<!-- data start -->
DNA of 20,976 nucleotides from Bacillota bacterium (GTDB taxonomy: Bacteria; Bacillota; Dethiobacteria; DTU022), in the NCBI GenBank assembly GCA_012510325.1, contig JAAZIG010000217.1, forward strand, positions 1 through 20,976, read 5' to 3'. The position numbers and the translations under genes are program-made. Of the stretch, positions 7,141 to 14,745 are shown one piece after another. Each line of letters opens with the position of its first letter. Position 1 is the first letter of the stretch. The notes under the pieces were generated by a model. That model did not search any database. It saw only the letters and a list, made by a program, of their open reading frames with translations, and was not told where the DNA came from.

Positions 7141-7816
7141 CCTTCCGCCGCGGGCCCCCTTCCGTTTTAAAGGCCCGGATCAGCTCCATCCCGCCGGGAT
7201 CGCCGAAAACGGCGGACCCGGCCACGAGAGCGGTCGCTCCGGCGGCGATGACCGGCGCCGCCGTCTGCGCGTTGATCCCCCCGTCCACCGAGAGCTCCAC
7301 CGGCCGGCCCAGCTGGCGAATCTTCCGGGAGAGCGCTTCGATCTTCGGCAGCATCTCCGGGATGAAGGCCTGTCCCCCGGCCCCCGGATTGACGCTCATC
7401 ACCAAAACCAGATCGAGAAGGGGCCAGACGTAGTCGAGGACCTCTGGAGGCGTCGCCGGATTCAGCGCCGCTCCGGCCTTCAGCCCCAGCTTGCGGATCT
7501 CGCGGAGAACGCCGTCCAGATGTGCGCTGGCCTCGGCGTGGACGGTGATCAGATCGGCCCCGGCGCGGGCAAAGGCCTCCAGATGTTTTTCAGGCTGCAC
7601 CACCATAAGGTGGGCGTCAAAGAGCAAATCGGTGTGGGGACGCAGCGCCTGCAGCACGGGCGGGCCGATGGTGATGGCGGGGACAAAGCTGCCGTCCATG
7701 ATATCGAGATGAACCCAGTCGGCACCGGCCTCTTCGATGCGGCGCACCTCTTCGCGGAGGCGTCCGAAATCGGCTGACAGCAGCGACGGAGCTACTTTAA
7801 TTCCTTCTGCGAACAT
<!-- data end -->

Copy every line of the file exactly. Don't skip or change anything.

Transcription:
DNA of 20,976 nucleotides from Bacillota bacterium (GTDB taxonomy: Bacteria; Bacillota; Dethiobacteria; DTU022), in the NCBI GenBank assembly GCA_012510325.1, contig JAAZIG010000217.1, forward strand, positions 1 through 20,976, read 5' to 3'. The position numbers and the translations under genes are program-made. Of the stretch, positions 7,141 to 14,745 are shown one piece after another. Each line of letters opens with the position of its first letter. Position 1 is the first letter of the stretch. The notes under the pieces were generated by a model. That model did not search any database. It saw only the letters and a list, made by a program, of their open reading frames with translations, and was not told where the DNA came from.

Positions 7141-7816
7141 CCTTCCGCCGCGGGCCCCCTTCCGTTTTAAAGGCCCGGATCAGCTCCATCCCGCCGGGAT
7201 CGCCGAAAACGGCGGACCCGGCCACGAGAGCGGTCGCTCCGGCGGCGATGACCGGCGCCGCCGTCTGCGCGTTGATCCCCCCGTCCACCGAGAGCTCCAC
7301 CGGCCGGCCCAGCTGGCGAATCTTCCGGGAGAGCGCTTCGATCTTCGGCAGCATCTCCGGGATGAAGGCCTGTCCCCCGGCCCCCGGATTGACGCTCATC
7401 ACCAAAACCAGATCGAGAAGGGGCCAGACGTAGTCGAGGACCTCTGGAGGCGTCGCCGGATTCAGCGCCGCTCCGGCCTTCAGCCCCAGCTTGCGGATCT
7501 CGCGGAGAACGCCGTCCAGATGTGCGCTGGCCTCGGCGTGGACGGTGATCAGATCGGCCCCGGCGCGGGCAAAGGCCTCCAGATGTTTTTCAGGCTGCAC
7601 CACCATAAGGTGGGCGTCAAAGAGCAAATCGGTGTGGGGACGCAGCGCCTGCAGCACGGGCGGGCCGATGGTGATGGCGGGGACAAAGCTGCCGTCCATG
7701 ATATCGAGATGAACCCAGTCGGCACCGGCCTCTTCGATGCGGCGCACCTCTTCGCGGAGGCGTCCGAAATCGGCTGACAGCAGCGACGGAGCTACTTTAA
7801 TTCCTTCTGCGAACAT